INTRODUCTION



0.0 This Standard is the third of the 259 Standard series that deals with the conversion of Hebrew characters into Latin characters.

0.1 ISO 259 and ISO 259-2 standards basically deal with the conversion of pointed Hebrew script. The Standard ISO 259 provides a complete alternative for the vowel signs while Standard ISO 259-2 (being a simplified conversion) disregards several vowel signs and provides one sign in the Latin script for two different signs in the Hebrew script. For example, and represented, according to ISO 259-2, by the same sign M; also the vowels qamac(), patax(-) and xataf-patax() are represented by a, etc., while in ISO 259, each of these signs are represented singularly: m, , , a, , respectively.

0.2 However, the non-pointed script is the method mostly used in modern Hebrew. Daily newspapers, weeklys, monthlys and other journals as well as fiction or scientific and popular books are all published in non-pointed script while the pointed script serves mainly poetry, prayer-books and children's literature. Some exceptions where the non-pointed script is used may be found even here. Pointed script is rather phonetic, thus contains much redundancy, while non-pointed script lacks essential ingredients of the words.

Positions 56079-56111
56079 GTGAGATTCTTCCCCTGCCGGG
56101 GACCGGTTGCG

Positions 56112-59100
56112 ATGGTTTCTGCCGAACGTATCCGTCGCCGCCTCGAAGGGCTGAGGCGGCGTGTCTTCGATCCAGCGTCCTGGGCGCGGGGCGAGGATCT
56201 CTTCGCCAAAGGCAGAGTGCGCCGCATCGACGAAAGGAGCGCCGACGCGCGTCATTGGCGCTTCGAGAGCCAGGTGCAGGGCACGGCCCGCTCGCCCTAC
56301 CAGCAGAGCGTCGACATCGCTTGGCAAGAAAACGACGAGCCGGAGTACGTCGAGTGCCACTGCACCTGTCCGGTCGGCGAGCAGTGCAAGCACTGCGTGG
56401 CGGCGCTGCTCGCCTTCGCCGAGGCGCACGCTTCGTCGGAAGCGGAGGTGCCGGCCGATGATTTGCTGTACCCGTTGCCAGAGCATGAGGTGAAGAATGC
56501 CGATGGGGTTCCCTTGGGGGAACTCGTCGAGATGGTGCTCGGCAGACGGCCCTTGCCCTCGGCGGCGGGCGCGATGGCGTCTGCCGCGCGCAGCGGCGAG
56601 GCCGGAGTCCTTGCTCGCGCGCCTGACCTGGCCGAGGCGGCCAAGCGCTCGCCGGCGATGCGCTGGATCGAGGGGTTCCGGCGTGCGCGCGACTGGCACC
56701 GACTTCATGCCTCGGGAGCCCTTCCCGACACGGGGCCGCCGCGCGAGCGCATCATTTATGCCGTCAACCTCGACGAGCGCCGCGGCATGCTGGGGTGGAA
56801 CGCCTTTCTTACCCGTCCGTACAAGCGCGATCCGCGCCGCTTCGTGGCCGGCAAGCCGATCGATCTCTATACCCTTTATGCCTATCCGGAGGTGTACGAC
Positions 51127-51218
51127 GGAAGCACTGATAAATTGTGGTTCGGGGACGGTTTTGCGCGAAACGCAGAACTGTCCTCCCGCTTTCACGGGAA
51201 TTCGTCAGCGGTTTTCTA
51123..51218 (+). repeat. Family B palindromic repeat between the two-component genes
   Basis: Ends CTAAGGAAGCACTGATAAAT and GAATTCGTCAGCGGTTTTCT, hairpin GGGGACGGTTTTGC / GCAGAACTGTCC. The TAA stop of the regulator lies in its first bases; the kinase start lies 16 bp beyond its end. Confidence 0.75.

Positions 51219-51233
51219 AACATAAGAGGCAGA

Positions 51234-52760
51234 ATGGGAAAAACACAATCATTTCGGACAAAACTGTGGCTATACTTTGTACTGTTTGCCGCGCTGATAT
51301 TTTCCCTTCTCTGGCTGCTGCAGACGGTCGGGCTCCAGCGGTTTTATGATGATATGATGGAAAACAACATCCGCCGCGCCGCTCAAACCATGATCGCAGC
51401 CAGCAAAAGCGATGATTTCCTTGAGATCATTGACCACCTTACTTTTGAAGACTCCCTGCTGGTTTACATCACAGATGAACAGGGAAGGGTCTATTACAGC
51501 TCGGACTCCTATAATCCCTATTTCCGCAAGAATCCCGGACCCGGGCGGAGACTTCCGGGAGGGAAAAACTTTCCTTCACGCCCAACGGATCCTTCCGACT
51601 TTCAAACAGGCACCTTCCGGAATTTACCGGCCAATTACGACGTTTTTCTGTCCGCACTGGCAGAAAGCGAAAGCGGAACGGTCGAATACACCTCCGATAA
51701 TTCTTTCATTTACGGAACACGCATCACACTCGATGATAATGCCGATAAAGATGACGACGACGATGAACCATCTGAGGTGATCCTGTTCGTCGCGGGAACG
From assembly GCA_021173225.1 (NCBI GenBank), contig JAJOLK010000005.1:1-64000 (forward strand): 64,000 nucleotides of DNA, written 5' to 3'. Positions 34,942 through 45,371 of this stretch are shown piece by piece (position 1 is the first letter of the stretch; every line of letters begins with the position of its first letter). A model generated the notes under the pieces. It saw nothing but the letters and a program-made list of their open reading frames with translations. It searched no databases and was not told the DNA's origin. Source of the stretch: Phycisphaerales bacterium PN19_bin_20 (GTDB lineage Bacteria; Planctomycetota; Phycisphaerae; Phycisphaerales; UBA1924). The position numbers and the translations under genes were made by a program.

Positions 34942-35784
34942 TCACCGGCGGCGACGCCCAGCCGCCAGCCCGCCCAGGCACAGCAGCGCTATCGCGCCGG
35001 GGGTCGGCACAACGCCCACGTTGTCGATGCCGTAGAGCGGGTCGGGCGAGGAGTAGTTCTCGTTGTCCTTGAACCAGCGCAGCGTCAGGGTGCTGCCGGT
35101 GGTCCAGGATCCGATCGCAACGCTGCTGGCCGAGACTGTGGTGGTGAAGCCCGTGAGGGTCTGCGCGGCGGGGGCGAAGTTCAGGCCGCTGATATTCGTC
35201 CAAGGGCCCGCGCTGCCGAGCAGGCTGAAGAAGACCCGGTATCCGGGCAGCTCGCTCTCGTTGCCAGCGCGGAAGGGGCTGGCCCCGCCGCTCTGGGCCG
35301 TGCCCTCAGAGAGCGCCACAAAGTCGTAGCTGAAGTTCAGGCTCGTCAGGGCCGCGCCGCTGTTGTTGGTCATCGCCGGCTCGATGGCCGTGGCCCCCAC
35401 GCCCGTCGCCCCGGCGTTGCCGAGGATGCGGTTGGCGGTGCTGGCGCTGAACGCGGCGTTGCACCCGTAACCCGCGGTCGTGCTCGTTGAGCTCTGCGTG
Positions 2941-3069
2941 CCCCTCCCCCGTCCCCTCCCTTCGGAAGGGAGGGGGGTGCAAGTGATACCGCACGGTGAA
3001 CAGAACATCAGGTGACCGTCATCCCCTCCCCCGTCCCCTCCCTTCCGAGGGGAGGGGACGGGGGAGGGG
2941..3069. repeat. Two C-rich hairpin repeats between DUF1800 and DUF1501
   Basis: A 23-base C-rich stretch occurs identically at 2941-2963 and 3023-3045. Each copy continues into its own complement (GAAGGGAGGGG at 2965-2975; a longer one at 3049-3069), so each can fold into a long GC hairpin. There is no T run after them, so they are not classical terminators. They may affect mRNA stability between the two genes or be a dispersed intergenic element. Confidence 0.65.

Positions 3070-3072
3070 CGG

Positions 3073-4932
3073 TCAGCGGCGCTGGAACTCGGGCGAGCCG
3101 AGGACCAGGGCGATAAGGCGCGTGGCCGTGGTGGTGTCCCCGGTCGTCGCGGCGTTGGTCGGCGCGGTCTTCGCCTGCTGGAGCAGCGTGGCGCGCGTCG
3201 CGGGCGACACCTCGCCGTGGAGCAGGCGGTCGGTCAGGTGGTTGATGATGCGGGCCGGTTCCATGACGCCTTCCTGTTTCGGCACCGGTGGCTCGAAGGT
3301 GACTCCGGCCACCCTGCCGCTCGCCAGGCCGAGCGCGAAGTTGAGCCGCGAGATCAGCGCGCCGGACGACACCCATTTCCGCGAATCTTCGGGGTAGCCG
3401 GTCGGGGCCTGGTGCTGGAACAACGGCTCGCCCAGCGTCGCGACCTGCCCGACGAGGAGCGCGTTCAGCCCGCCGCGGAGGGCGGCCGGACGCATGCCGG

0.3 Mechanical transliteration of the characters in non-pointed script into Latin characters does not help a reader who does not know Hebrew and is a heavy burden on a reader who does not know it.

0.4 The conversion system of this Standard is based upon the transliteration approach (as it is explained in ISO 259-2:1994(E), clause 2.2 or ISO 259 1984(E), clause 0.2.1.2) but it is not a mechanical transfer of the given signs in the pointed Hebrew script to signs in Latin characters nor of the signs in the non-pointed script.

0.5 The basis for conversion according to this Standard is the structure of the Hebrew word and not the manner in which it is written in one of the Hebrew script systems.

0.6 Therefore, even though this Standard provides a solution mainly for conversion of non-pointed script, it is in compliance with all the types of Hebrew script, both pointed, quasi-pointed and non-pointed script.

0.7 In figure 1 (next page) we give all approaches to the connections between a word and the ways in which to write it. Our approach (259-3) can be seen as a circumvention of the tedious problems which stem from the various realizations of the language in the various methods of writing.